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Equine Relationships

Keep Trying Till You Get It Right

My complicated but loveable horse.

Every horse is different.  From their personalities to the way they learn.  In my herd of three for example, Rosie has a “can do” happy go lucky, what’s next personality.  Lady has a “I don’t want to be bothered so I’ll just stand over here in the barn and watch attitude”.  Amber is in between.  She will usually choose to give the new exercise a try with some encouragement, but then decides to join Lady in the barn and watch me and Rosie.

Since my primary focus is on working with Amber this summer, I want Amber to do more than just audit the class.  At the heart of the summer exercises is “liberty”.  I want my horse to “choose” to do these things with me as this is a BIG part of the summer program.  However, I have come to realize in the current situation she just will not. I also began to notice that in allowing her to choose to “audit”  Rosie and I working together, and taking what I could get when I could get it from her, she began to treat me with less respect, little by little, day by day.  I was getting very frustrated and in truth, my feelings were hurt.  This was NOT after all the way it was “supposed” to be going.  She was “supposed” to “want” to choose liberty with me just like Rosie.  She obviously didn’t read the fine print in the text book.

It became very obvious when I took her out on halter for the first time since starting the program just how far we had regressed.  She is normally very light on the lead and very respectful.  So when she tried to run away with me holding the lead rope, I realized something was amiss.  I immediately asked her to lunge on the lead, and normally she calmly walks in a circle around me.  But on this day, she rared up when I asked her.  So I asked again.  Again she rared, clearly throwing a tantrum and screaming “NO”!  This continued for a while until she finally lunged at break neck speed!  No walking on this day.

I knew in that moment Amber needed to be placed in time out.   She was throwing a tantrum much like a two year old child, except this child weighs 1200 lbs.  I knew my mare needed to process through the events of our day as she always does, and so did I. So I moved her to a pasture all her own.  No herd.   I had been working to become part of the herd as lead mare, and while Rosie was certainly accepting of that, Amber was not.   It was obvious Amber was attempting to establish her dominance over me.   We were definitely in a power struggle.  She won the power struggle each time she chose to just “audit” and I was inadvertantly communicating to her that she was the dominate horse each time I allowed that to happen.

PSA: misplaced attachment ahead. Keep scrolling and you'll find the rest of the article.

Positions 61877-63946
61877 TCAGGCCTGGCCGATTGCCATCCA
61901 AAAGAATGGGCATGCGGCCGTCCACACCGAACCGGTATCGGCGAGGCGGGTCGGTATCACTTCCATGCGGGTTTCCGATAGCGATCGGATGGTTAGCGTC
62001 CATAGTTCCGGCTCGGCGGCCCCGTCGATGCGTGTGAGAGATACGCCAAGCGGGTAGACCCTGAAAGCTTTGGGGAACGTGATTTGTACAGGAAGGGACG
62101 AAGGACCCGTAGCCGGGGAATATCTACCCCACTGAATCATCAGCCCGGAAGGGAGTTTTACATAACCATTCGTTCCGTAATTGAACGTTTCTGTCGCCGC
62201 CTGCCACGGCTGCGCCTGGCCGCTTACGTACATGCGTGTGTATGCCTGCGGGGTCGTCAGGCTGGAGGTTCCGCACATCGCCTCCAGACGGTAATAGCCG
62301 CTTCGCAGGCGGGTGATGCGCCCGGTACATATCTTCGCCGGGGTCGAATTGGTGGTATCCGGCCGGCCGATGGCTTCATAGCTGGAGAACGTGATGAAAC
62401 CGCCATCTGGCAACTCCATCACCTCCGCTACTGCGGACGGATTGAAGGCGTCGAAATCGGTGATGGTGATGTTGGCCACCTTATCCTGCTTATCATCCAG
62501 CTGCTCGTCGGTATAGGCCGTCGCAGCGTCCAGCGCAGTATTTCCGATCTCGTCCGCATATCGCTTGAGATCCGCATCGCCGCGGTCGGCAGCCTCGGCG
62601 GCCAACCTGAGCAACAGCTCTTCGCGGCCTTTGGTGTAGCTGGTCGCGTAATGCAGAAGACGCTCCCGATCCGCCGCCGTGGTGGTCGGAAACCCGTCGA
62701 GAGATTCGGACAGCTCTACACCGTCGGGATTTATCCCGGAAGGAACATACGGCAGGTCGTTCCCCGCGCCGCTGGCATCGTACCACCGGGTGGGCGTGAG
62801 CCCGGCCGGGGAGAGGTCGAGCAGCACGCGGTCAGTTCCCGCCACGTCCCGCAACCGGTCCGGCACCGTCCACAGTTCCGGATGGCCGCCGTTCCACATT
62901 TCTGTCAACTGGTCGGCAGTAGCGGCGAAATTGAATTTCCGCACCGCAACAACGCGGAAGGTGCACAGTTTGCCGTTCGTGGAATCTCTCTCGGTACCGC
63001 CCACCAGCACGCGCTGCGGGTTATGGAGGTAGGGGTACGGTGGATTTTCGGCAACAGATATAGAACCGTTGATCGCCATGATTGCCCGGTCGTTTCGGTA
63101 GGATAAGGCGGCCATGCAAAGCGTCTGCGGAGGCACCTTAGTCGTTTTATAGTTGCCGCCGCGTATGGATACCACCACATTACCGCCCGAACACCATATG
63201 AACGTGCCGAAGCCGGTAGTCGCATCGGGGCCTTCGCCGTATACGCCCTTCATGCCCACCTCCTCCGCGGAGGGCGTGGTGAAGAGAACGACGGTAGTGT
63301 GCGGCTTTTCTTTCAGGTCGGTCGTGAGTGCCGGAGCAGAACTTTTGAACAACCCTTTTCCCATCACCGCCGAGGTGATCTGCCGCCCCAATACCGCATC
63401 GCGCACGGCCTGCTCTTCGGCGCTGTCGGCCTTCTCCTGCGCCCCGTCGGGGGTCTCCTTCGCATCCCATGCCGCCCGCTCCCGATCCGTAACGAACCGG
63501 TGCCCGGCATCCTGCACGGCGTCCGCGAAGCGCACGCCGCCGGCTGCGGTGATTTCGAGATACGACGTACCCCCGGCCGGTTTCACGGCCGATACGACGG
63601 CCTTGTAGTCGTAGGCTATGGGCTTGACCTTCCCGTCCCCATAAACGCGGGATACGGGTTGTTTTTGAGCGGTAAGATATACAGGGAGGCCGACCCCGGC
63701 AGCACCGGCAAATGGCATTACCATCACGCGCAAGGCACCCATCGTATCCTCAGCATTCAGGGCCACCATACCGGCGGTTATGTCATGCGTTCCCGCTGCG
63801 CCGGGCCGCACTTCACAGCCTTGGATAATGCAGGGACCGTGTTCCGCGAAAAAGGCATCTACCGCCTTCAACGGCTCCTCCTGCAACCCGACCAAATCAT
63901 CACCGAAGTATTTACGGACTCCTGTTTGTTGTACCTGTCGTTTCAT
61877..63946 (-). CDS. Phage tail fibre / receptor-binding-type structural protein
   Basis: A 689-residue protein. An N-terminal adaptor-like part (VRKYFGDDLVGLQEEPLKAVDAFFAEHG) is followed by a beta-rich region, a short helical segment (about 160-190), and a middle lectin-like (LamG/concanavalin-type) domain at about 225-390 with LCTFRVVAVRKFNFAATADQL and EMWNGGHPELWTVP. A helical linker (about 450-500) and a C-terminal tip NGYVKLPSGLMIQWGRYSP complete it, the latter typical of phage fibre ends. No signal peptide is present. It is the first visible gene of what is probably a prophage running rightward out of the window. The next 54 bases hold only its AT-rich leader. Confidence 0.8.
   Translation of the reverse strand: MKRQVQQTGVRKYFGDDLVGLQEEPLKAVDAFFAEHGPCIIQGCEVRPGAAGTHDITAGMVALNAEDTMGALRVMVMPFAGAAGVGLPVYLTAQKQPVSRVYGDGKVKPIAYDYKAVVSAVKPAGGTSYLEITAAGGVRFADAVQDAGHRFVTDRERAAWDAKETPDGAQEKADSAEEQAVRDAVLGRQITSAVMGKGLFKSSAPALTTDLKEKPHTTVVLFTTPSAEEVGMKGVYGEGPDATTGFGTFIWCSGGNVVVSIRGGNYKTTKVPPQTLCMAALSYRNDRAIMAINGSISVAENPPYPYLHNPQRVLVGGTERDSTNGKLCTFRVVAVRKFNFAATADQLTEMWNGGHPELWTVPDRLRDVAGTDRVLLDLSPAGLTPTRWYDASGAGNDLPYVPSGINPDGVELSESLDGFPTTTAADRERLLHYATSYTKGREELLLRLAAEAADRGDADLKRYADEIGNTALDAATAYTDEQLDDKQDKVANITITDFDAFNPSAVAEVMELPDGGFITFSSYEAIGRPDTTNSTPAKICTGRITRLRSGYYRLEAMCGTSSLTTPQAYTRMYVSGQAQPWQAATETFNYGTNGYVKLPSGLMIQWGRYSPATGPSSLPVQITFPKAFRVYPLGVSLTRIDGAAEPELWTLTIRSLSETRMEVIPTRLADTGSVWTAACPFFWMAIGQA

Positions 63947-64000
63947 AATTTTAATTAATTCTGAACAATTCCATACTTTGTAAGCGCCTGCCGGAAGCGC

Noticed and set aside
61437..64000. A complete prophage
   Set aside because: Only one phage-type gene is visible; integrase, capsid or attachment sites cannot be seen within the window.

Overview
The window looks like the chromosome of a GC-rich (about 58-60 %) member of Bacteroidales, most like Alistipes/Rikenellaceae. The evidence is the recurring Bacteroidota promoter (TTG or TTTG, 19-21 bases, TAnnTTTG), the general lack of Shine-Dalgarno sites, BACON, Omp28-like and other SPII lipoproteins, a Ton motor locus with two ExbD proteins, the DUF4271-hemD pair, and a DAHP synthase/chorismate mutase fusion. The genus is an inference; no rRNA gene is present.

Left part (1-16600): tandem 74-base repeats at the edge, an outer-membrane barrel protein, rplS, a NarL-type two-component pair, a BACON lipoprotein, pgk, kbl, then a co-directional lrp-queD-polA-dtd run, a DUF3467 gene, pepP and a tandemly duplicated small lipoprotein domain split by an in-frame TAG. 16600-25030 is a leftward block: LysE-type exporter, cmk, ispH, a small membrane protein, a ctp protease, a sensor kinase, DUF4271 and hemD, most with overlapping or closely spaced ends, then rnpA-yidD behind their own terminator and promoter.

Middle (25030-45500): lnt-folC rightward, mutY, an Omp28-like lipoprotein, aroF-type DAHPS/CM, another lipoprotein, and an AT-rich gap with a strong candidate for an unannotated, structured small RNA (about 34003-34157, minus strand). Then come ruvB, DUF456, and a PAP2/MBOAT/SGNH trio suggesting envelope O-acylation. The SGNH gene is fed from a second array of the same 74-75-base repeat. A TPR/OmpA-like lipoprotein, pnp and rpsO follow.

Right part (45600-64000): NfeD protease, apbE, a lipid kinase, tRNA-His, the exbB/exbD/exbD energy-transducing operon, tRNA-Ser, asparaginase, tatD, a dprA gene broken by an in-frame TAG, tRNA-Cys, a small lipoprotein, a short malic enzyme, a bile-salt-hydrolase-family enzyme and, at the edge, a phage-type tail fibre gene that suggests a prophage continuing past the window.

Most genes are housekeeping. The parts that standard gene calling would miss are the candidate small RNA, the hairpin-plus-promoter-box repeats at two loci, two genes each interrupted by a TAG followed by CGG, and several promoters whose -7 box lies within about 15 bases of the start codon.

Amber is a thinking horse. She can be very complicated and gets her feelings hurt easily.  She is a “lead” horse in the herd environment. Though choosing “liberty” in this way with Rosie worked perfectly, it did not with Amber.  She has been in her own pasture for a week now and we have continued our work.   For now, I am Amber’s only herd member.  For now, when we “work” on her choosing liberty with me, it is in a smaller space, although we start each session with the halter on, and then remove it.  She continues to test dominance boundaries though less and less. I am no longer allowing her to “audit” anything as she is the star of the show. We work until we get something right and end on that note.   We are becoming more “normal” again.  I still hang out with her as often as I can too…just sharing space with her…though we have not gotten back to where we first began yet.  I believe her feelings are hurt too, just as mine have been, though I haven’t yet figure out why.  Perhaps in her mind, I let her down as her “leader”.  Irregardless, the love is unconditional.  So now we work on rebuilding trust, establishing our positions with one another, and forgiveness.  In the end, I believe Amber and I will be stronger because of this bump in the road.  Working through problems together builds stronger relationships.

One new experience today I happily report………I was lunging Amber (no more raring!)  and I just thought the words “I am ready to tell her to Whoa” and she stopped. I did it a second time for good measure.  She stopped again.   A great confirmation about intentions and equine intuition in the moment.  That connection felt so good!

About Ginger

I have been a horse breeder for 10 years however due to various circumstances, that chapter of my life has been closed. While it is a great loss, I choose to see it as a new beginning. I look forward to changing my focus on that of breeding to personal development in the world of horses. I have reduced my herd to five mature horses and a filly, just born on March 31, 2012. My goals are to work on my skills as a horse woman in a way that honors the horse and helps me to fully realize my potential in achieving so much more with my herd than is possible with traditional training methods. I have over the years experienced what many would consider, quite a few "out of the ordinary" experiences with them and it is my hope to expand on these experiences on a much deeper level. I believe we can learn so much from them as human beings and I have personally experienced joy and release on days when I really needed it, just from being in their presence. Horses help us to see who we really are in so many ways and I believe can help us improve as human beings in grace, kindness, truth, and mutual respect. This blog is about my journey and experiences as I set out to find that deeper level of connection with my herd.


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